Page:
I am in love with New York City. I always thought that it was just meant to be that NYC was perfect for me and that I was perfect for NYC. But I just heard an alternate explanation in the form of a scientific study concluding that danger increases attraction. In other words, if potential lovers meet in a hazardous situation, such as in the middle of a narrow footbridge twisting in the wind, they are more likely to fall in love than if they meet in a safer setting, such as in the middle of the toothpaste aisle at the pharmacy.Early one morning I left Moscow, Idaho. Late that evening I arrived at LaGuardia Airport, New York City. I brought an electric guitar, an acoustic guitar, and a banjo. I had some clothing. I had a tuning fork. I even had fifty dollars to live on for the first few weeks until I got signed to a major music label. I felt more than prepared.I heaved my canvas rucksack into the back of the yellow cab and settled into the back, attempting to exude an air of bored sophistication, as though I took cabs every year. “120th Street and Amsterdam Avenue,” I said with conviction. “Or possibly 120th Avenue and Amsterdam Street. It’s in Manhattan. An island.” I was immediately flung back into the seat by extreme acceleration, then pitched from side to side as the cab swerved violently. “Welcome to New York City,” my driver yelled back at me in hither-to-unheard-by-me accent. Then he ran over a curb, exiting the airport and entering a busy freeway with several inches to spare between our vehicle and those to the front, rear, right and left.
“Aighhhh,” I replied, distracted by the fear of imminent death by car crash.
He looked back at me and continued shouting in a friendly manner, “New York is the best city in the world. If you are here for thirty minutes you are a New Yorker.”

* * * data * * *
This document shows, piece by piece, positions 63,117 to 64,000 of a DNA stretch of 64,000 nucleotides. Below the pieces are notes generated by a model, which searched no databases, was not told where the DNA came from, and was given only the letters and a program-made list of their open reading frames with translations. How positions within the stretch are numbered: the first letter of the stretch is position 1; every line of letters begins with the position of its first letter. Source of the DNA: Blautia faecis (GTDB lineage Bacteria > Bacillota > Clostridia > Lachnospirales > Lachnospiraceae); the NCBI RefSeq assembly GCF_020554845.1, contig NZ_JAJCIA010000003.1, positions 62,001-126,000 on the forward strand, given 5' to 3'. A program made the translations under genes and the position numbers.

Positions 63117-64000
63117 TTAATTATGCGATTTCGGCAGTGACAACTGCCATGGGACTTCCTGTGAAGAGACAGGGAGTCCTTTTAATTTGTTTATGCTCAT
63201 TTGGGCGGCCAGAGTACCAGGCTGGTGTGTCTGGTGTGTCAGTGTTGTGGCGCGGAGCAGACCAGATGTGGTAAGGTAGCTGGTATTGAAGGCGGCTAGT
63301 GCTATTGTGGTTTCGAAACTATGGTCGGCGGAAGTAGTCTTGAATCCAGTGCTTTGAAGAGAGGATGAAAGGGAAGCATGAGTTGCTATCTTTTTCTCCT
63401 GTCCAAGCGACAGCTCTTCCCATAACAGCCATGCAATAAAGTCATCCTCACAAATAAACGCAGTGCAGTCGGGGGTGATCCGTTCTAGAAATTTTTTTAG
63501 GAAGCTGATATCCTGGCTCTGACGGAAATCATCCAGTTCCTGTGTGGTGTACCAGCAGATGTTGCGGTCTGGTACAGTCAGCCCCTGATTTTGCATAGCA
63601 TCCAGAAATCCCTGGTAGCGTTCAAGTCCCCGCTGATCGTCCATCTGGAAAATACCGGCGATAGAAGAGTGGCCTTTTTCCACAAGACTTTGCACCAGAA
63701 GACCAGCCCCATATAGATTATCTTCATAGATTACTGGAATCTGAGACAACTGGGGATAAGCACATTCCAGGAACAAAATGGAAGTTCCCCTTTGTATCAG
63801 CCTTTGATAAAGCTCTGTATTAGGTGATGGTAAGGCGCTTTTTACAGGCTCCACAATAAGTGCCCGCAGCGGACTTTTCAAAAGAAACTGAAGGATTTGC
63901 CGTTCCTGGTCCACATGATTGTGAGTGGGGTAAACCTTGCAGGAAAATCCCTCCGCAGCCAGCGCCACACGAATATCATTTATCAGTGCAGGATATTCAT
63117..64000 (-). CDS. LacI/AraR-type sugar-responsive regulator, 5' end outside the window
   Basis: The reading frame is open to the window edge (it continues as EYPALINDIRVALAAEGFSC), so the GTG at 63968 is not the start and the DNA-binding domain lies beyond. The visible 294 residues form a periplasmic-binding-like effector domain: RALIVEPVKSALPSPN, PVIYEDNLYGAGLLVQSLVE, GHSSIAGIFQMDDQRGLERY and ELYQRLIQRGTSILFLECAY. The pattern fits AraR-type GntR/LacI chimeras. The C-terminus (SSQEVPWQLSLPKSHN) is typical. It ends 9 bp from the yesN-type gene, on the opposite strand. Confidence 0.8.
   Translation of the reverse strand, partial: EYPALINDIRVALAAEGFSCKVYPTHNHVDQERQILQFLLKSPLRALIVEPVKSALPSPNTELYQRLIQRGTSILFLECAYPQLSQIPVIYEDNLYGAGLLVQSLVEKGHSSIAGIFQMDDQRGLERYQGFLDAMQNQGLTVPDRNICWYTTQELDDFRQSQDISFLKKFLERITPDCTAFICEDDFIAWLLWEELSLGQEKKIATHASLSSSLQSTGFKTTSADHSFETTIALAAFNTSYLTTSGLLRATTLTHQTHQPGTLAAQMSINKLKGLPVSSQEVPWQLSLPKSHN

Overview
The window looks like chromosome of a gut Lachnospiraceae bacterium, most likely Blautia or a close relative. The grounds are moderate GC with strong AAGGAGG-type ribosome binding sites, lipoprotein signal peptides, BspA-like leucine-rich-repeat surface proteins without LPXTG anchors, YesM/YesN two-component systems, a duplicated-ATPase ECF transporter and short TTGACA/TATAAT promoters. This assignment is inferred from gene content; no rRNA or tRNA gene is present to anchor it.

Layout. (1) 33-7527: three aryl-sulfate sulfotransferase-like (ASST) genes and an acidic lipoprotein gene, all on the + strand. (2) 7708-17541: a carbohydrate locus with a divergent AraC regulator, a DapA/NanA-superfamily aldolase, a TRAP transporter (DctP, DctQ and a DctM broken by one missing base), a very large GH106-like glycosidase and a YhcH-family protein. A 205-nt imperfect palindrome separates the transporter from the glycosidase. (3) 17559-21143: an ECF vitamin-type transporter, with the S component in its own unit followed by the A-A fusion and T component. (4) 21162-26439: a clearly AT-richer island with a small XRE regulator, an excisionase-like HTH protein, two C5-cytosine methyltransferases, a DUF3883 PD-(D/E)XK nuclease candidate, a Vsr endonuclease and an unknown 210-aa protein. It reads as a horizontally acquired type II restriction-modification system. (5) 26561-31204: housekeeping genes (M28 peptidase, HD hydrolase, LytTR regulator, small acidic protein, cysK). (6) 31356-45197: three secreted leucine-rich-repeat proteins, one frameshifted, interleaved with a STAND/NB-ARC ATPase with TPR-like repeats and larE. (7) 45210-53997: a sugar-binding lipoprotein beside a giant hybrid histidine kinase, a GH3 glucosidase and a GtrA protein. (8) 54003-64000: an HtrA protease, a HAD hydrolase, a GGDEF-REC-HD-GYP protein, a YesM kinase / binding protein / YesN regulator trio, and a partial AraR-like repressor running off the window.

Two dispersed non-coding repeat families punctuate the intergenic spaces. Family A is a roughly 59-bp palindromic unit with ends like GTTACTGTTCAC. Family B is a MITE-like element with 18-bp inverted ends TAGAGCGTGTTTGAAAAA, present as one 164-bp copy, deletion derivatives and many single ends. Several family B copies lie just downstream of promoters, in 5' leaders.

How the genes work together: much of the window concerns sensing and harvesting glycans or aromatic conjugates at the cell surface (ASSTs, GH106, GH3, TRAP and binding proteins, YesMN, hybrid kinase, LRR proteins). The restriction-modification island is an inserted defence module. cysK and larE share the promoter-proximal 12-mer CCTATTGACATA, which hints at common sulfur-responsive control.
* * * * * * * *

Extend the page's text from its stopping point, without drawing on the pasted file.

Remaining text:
I would have appreciated his insight except that, as I mentioned, he was looking back at me, and yet was continuing to press down the accelerator to the fullest. “Ahhhh,” I responded weakly, feebly gesturing towards the windshield and the panorama of onrushing traffic.
Luckily he glanced in the indicated direction, and immediately wrestled the wheel to the side with a loud screeching sound. “Go to hell!” he screamed, rolling down his window and shaking his fist helpfully at a nearby truck. Continuing on his theme he said, “I’m a New Yorker too! I’ve been here for two weeks.”
At this time I successfully articulated in my mind a question that had been sort of tugging at my brain for the last three and one-half minutes, namely I asked myself: “Did my driver really just take a swig from a bottle of vodka? No, that is not possible, is it?”
My driver took another swig from his bottle of vodka. “Want some vodka?” he yelled.
“Urgggghhh,” I whimpered. “Please oh please oh please, God, let me live.”
We were now hurtling over a bridge and that is when I saw her: New York City. It was night and the lights of the city were myriad and beautiful beyond my power of comprehension. Suddenly I felt the energy of millions of people, millions of dreams and millions of stories. I became one of those people, in a cab with a crazy man and a mere 22 minutes away from being a New Yorker. I was moving very quickly into the unknown. I was terrified. And I was in love.
By the way, if you yourself are looking for love, you may be interested in my latest brilliant business idea: Speed Dating While Being Shot At.
By Dan Emery